Our nurse rocked the house this time!  Very much appreciated her diligence.  She got everything going right away.  It was awesome.  We did not even start Rituxan until almost 7 last week.  Rituxan was hung and going by 5!  Our nurse who discharged us the next morning had everything ready to go by the time rounds came.  Our doctors said as soon as we woke up, to page them and they would come right over and get us out of there.   Well, it didn't end up happening like that.  After they saw the labs, it was time to talk.


Ugghh.  After the labs came back, and they looked them over, everyone is starting to get a little concerned.  She apologized for taking a little longer but she need to go over where we have been and where we are going and make some changes.  And she did.  I think at one point I did a blog about the great taper.  I can hardly believe we are headed in the opposite direction.  She said all his inflammation markers are up.  She explained she would like to increase medications.  She looked over at him and asked if the steroids always had that effect on him.  I said yes, its like throwing baking soda on a fire in a oven.  Back UP on steroids.  We went from 1ml to 4ml.  We have been paddling in the 1ml canoe for months and months now.  I remember when we tried to go completely off and it was a no go.  She increased his cell cept dose from 2.1 to 2.25.  A smidge.  I asked about methotrexate.  We increased that from .7 to .75.   Another smidge.  She gave me other things to think about like adding Cytoxan back in with Rituxan treatments.  I think someone just reached into my chest and ripped a part of my heart out.  It physically hurts.  This disease hurts my feelings.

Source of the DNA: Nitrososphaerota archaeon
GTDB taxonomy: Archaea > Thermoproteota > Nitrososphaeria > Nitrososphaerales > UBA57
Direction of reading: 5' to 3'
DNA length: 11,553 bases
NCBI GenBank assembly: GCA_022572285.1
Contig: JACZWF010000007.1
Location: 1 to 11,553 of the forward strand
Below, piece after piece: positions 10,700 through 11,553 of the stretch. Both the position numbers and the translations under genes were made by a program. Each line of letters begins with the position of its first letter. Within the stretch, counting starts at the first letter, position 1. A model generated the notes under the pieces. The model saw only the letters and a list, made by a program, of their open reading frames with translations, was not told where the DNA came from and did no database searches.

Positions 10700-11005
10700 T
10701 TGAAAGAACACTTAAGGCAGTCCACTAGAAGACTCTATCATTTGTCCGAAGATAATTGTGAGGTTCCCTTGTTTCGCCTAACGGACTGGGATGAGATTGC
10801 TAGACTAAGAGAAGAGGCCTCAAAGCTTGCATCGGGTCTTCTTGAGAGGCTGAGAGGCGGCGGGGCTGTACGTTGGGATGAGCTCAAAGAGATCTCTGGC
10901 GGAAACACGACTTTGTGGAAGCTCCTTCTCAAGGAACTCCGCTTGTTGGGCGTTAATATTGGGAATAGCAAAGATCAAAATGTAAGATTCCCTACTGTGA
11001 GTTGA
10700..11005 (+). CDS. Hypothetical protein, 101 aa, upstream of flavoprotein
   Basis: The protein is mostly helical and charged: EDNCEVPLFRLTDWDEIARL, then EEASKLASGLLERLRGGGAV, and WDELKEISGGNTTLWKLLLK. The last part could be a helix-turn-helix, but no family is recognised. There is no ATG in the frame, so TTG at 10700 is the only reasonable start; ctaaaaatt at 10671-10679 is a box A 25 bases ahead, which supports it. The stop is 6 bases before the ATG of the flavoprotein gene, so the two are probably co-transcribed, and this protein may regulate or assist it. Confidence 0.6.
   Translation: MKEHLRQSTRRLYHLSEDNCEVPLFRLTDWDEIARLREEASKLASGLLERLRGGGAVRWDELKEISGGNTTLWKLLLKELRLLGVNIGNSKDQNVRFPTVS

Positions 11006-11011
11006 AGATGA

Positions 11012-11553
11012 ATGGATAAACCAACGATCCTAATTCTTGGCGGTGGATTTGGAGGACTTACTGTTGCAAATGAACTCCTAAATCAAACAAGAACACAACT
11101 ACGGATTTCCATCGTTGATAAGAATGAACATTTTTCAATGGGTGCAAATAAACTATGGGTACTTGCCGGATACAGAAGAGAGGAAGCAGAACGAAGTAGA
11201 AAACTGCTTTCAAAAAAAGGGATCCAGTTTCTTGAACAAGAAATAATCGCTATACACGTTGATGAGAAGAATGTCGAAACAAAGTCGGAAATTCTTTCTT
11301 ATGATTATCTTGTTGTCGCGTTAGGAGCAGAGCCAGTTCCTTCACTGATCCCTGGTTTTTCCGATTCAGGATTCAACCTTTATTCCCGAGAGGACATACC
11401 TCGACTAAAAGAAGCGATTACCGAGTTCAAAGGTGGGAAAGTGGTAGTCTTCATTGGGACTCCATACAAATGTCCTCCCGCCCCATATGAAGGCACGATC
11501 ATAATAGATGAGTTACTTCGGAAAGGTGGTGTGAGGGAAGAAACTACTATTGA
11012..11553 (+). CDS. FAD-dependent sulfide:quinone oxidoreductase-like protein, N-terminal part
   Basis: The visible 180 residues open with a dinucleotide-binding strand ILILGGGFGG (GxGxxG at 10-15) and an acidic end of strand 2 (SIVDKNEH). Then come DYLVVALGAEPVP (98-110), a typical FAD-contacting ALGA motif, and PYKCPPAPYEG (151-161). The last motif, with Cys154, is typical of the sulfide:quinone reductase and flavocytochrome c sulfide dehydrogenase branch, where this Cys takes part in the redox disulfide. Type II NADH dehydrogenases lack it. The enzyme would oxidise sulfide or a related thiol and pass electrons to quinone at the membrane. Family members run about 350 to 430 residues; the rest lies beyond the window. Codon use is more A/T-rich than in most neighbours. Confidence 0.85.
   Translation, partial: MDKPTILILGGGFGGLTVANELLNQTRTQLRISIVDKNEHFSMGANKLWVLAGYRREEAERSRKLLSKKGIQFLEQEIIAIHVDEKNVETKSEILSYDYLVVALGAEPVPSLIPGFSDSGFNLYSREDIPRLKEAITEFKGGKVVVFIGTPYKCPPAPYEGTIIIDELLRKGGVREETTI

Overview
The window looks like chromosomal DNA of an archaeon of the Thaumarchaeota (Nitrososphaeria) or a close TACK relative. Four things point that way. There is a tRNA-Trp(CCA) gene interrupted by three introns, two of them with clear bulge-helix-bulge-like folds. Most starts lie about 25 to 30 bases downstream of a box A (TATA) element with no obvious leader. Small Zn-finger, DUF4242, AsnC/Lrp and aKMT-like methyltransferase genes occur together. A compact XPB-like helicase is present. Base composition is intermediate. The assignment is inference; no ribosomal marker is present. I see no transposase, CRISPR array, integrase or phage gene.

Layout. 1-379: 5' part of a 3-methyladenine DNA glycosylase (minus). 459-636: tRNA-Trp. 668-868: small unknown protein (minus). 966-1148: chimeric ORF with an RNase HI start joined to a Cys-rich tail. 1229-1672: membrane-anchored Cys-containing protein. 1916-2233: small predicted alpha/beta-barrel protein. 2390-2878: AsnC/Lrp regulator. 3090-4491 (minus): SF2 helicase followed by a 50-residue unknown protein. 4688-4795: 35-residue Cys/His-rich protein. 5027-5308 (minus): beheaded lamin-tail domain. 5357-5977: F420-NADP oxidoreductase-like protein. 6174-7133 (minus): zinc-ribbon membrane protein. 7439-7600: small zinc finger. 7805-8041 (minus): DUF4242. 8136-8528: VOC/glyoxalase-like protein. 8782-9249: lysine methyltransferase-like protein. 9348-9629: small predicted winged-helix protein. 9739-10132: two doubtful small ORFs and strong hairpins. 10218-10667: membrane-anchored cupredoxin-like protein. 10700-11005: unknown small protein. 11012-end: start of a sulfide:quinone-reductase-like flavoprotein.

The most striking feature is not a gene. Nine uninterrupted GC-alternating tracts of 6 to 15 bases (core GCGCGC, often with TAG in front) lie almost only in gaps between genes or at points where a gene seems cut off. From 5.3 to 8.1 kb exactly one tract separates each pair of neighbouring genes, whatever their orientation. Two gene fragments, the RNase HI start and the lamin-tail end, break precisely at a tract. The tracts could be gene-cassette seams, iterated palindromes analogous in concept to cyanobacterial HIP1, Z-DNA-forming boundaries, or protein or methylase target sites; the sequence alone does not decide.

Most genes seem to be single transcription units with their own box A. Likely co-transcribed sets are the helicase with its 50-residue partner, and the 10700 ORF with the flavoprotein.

The doctor went on to say she just wonders about everything with Gary.  She said they talk about Gary quite often.  They are having trouble understanding why things are going the way they are.  She said he is one of there harder cases.  She expressed the "what if" factor to me.  Giving me a glimpse of her own humanity.  She asks herself, "should I have started Cytoxan right away, as soon as you were diagnosed."  I reminded her that is was only 3 weeks after diagnosis we crossed that bridge.  Not one of us could have known he would go down that hard.  I told her Gary has clearly proven he has a moderate to SEVERE case of JDM.  Not light, not mild, moderately severe.
When I first get all this information, it never hits me right away.  I am level, focusing on the information the best I can in a logical manner.  I have too.  Then when I am alone, it hits.  I cry.  I was thinking about perspectives.  The perspective of at least he is alive, or look how far he has come, or we are lucky to have the care we do.  But you know what~  that doesn't take away the pain.  It soothes it to an extent.  Sure, there are mothers that have walked there babies hand in hand to heaven, and had to turn back to earth.  But you don't think that door is there in that room, hiding in the darkness.  A possibility.  Yes, I have no idea what it is like to have my child die.  I mean that is huge.  The imagination of that pain is more than I can put my arms around.  However, I don't think that should take away my pain or validation or take away from my situation at all.  Hearing, "think about starting Cytoxan again", puts another notch on that hidden door in the darkness. It is similar to hearing a Mom talk about a healthy child having difficulties with potty training or behavior problems or normal things.  I want to think, just be thankful he or she is not on steroids.  My pain should not take away from there pain or concerns of there normal healthy child.  They deserve the validation and the acknowledgement, just at that perspective.  Perspective is a great coping tool, but not a solution.  I think it is somewhat unhealthy for your heart and soul as a mother to completely lean on that all that time.  "Well at least he is not in the ICU or something terrible like that".  That helps a lot, but in the process of everything, I still am sad, and I still hurt, and I still need to talk about it.  I am so sorry to ramble on about that.  I just get tired of trying to down play what we go through.

Done with that.